Q: Is Dean still a serious contender?

A: We don't know. There is not an obvious place for Dean to do really well — to win a state. There are probably some districts here or there he might be able to pick off, but Feb. 3 is not likely to be a very good day for Howard Dean. He's got some states further down the calendar, where if he can stay alive, if he can stay viable, he can win. But for the most part they are not on Feb. 3.

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There's nothing wrong with the Dean campaign operation. ... With Dean, what went wrong was, No. 1, the spotlight on the war started dissipating. And even though casualties haven't really gone down, the news coverage of the war certainly has gone down precipitously. That took a lot of wind out of Howard Dean's sails.

Q: Do Gen. Clark or Edwards have a chance to pull of any surprises in those six other states on Tuesday or in Michigan or Washington the week after?

A: What I'd watch for is, can Edwards do South Carolina and Oklahoma? I don't have a feel for North Dakota or New Mexico. Can Clark win some place?

Q: Is this pretty much a two-way race between Kerry and Dean?

A: Not yet. If Kerry doesn't win any place next week, then I don't think he's the clear front-runner. And until John Edwards comes in first somewhere, I don't think you can say he's clearly in second place. Edwards has a few delegates, but not many. I think we're a week away from being able to make grand pronouncements about who's the odds-on favorite or who has emerged as the primary alternative.

Q: How is Bush doing in terms of job approval and the economy?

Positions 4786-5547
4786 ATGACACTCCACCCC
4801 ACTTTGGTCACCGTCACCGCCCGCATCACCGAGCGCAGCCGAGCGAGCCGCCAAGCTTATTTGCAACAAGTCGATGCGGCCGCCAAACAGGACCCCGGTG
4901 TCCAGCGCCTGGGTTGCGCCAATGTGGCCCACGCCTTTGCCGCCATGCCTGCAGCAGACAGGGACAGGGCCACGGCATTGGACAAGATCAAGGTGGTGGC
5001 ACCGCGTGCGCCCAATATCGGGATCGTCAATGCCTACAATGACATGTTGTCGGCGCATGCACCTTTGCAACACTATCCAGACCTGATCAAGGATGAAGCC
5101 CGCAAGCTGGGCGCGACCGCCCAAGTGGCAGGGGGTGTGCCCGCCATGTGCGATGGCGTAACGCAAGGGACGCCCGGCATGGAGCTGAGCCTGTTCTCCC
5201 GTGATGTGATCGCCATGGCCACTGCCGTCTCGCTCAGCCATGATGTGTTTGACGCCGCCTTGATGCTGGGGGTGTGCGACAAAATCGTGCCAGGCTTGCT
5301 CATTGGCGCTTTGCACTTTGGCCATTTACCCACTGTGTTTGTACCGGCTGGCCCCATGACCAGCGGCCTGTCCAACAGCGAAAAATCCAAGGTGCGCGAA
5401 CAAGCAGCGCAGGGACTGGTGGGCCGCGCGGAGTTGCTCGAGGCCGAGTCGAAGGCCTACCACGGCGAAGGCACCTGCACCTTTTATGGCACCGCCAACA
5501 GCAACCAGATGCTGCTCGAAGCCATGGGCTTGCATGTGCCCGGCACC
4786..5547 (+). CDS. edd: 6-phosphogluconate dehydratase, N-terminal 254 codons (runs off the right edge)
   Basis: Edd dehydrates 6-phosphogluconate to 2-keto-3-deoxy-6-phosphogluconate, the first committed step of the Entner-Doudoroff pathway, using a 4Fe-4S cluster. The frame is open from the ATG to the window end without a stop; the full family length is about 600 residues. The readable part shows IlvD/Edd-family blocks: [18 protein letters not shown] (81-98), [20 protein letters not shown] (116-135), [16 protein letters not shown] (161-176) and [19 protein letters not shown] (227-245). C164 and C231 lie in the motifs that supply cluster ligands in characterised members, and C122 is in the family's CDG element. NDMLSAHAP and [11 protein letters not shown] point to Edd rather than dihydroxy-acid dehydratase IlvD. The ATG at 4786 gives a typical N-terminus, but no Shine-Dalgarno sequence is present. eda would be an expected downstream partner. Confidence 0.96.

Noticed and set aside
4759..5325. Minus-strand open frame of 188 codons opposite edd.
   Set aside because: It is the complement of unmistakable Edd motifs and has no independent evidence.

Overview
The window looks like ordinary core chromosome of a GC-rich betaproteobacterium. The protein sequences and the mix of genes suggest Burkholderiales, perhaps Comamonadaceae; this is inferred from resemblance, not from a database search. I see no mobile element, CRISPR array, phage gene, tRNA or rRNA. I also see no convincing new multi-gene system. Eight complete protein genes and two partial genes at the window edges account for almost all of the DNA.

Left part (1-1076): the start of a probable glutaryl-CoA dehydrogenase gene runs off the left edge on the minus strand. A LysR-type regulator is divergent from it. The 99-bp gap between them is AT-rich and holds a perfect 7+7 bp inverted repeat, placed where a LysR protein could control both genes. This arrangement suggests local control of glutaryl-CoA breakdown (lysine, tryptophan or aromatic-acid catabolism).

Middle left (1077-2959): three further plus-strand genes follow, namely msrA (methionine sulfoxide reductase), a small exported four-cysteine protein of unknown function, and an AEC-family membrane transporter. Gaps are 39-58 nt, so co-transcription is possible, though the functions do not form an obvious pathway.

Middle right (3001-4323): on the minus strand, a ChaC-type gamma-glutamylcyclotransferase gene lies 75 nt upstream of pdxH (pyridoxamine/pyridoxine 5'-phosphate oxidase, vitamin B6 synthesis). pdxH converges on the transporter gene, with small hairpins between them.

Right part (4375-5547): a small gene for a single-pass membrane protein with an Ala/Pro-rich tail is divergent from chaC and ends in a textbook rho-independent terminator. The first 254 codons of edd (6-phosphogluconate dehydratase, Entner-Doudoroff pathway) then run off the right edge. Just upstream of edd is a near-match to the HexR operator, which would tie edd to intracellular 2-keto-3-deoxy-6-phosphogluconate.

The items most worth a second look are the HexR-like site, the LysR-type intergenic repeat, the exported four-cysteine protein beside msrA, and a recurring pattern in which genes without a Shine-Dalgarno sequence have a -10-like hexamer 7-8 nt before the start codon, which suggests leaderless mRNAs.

A: We don't have clear fix right now for where he is. Ultimately, if you're going to ask, "Is George Bush going to be re-elected or not?" I'd say, No. 1, look at Iraq. No. 2, look at the economy — and the economy defined not just as the stock market, not just GDP-growth rate.

I'd look at the unemployment rate, the number of jobs and the net job growth or loss since January of 2001. Finally, I'd look at the Democratic nominee. I think that's the third most-important factor. Then, at the end of the summer, we can throw in the running mate for good measure. ...

Looking at this election, I think the president is in worse shape now in Ohio than he was four years ago, and he just barely won it then. I look around the battle ground, and I think this election is still very much in play.

Q: Of all these guys now, who do you think would give President Bush the best run for his money?

A: Stipulating that as the third-most important factor, after Iraq and after the economy, it's hard to say. None of these guys is the complete package. With Kerry you've got a good resume, plenty of experience, a good campaign team, a decent message. He kind of looks presidential.

But the downside is, he is somewhat aloof. He doesn't connect well with people. And then, finally, he's a Massachusetts Democrat, and there's a presumption on the part of a lot of voters that a Massachusetts Democrat is a liberal. Until proven otherwise, they tend to think that.

You look at John Edwards. I think he is clearly the most talented campaigner out there. Some people have said that he is as good or a better natural campaigner than Bill Clinton. But his resume, experience and particularly his accomplishments are on the thin side. ...

I'm not sure Edwards could carry his home state of North Carolina.

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JWR contributor Bill Steigerwald is an associate editor and columnist at the Pittsburgh Tribune-Review. Comment by clicking here.

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© 2002, Bill Steigerwald